JUNE 21, 2018

An Ounce of Prevention is Worth a Pound of Cure

By Dr. Jack Walkenhorst

As they are for humans, vaccines are an important part of a pet’s healthcare. They stimulate an animal’s immune system to produce antibodies that fight off disease. The process is similar to an antivirus program on a computer. If the animal is ever exposed to the real disease, it’s able to fight it off entirely or lessen its severity. Not only do vaccines protect the animal that’s vaccinated, they also reduce the transmission of disease within the animal population. And some vaccines even protect people. Rabies, for instance, can be easily passed from animals to humans.

But not every pet needs to be vaccinated against every disease. Your veterinarian will recommend a vaccination protocol that’s right for your pet. Factors s/he’ll consider include age and general health, medical history, environment, lifestyle, and travel.

The American Animal Hospital Association has identified certain core vaccines which every pet should receive. Exceptions should be made only when there is a serious health concern – such as a previous adverse reaction – that makes the risk outweigh the benefits.

Core vaccines for dogs:

  • DA2PP: distemper, adenovirus type 2, parvovirus, and parainfluenza
  • Rabies

Core vaccines for cats:

  • FVRCP: panleukopenia, rhinotracheitis, and calicivirus
  • Rabies

Your veterinarian may recommend other, noncore vaccines, depending on the risk of exposure given your particular pet’s lifestyle. For dogs, these might include vaccines for Lyme disease, Bordetella, leptospirosis, and canine flu. For cats, it might include the feline leukemia virus vaccine.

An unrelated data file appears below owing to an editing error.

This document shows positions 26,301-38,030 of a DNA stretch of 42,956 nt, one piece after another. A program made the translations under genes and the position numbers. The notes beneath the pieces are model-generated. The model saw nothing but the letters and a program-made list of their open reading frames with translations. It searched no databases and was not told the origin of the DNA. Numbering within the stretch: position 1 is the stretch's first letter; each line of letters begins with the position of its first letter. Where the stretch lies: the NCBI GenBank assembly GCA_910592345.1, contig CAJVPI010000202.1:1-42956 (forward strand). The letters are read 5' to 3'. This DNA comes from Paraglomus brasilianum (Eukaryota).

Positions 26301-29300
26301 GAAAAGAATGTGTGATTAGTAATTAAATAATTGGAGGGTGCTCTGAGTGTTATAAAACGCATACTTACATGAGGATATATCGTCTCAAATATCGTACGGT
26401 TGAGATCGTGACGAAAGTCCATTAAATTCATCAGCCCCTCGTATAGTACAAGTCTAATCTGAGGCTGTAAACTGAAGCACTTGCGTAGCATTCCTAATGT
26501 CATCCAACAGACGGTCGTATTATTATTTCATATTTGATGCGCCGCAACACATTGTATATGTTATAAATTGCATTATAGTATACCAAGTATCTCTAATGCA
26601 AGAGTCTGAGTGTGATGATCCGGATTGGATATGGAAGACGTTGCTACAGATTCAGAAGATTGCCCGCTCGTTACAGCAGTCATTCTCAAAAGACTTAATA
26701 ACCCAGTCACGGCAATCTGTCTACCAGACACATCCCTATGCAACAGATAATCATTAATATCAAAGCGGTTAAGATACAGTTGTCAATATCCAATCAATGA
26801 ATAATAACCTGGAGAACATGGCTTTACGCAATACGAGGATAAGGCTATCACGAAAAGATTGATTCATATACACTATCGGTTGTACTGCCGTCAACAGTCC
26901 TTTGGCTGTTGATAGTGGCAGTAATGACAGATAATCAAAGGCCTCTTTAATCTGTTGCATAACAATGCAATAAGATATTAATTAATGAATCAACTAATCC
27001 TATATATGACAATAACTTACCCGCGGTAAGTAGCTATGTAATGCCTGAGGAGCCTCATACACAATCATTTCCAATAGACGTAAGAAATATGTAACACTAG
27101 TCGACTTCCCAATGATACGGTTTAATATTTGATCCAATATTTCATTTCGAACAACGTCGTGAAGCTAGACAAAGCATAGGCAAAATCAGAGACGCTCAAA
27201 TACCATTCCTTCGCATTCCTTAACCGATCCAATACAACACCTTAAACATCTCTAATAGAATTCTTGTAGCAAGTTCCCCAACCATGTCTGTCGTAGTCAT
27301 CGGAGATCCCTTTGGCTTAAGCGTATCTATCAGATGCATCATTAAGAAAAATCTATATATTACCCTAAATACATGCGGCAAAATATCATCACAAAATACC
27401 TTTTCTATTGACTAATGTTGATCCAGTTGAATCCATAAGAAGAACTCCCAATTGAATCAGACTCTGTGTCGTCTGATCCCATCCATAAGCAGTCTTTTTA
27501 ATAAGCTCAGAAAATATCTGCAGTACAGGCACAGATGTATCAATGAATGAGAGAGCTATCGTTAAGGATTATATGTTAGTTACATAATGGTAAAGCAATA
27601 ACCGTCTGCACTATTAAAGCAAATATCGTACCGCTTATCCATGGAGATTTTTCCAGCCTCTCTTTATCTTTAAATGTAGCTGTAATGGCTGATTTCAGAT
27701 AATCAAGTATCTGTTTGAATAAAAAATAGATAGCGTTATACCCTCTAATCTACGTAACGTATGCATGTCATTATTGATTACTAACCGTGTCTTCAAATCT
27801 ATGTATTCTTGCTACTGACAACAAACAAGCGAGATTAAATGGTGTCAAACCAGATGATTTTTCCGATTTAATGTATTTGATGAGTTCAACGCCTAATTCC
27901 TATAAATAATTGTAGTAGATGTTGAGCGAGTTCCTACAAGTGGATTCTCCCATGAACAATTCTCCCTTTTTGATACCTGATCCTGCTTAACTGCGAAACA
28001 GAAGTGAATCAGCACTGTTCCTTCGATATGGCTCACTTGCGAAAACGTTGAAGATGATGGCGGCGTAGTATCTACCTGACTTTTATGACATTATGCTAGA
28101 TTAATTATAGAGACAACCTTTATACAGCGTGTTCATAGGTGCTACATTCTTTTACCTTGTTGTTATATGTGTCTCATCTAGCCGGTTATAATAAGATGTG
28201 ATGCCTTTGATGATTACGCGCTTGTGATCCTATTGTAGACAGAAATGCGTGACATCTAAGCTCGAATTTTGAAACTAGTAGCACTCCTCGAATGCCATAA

For puppies and kittens, a series of vaccinations is required because their immune systems are not yet fully developed. The first dose is typically given at 6-8 weeks of age and the last at 16-20 weeks. Once the series has been started, it’s crucial to complete the entire course on schedule.

For an older pet that has been vaccinated regularly throughout its life, there is a good possibility that a lifelong immunity has developed. And, given that the risk of exposure for a senior pet is smaller due to a less active or more indoor lifestyle, pet owners may want to discuss with their veterinarian the need to continue vaccinating an older pet. (It should be noted, however, that in most counties in Ohio, including Hamilton and Clermont, a rabies vaccine is mandated by law for both cats and dogs.)

Some pet owners may be concerned about the risks and side effects of vaccinations. The reality is, most pets experience absolutely no side effects. And, if a pet does have a reaction, it’s usually minor and self-limiting – a low grade fever, soreness or swelling at the injection site, loss of appetite, or sluggishness. Very serious or life-threatening side effects are rare. Always report to your veterinarian any changes in your pet after vaccination.

Fear of side effects shouldn’t be a deterrent to vaccinating. The risks associated with vaccines are very small compared to the risk of disease and the cost of treating it. Nor should cost be a barrier; vaccines are a relatively inexpensive part of veterinary care. Low-cost vaccine clinics are now widely offered at many vet practices. And for pet parents living on a fixed or limited income, Pets In Need makes them even more affordable.

Please vaccinate and give your pet the best chance for a long and healthy and happy life!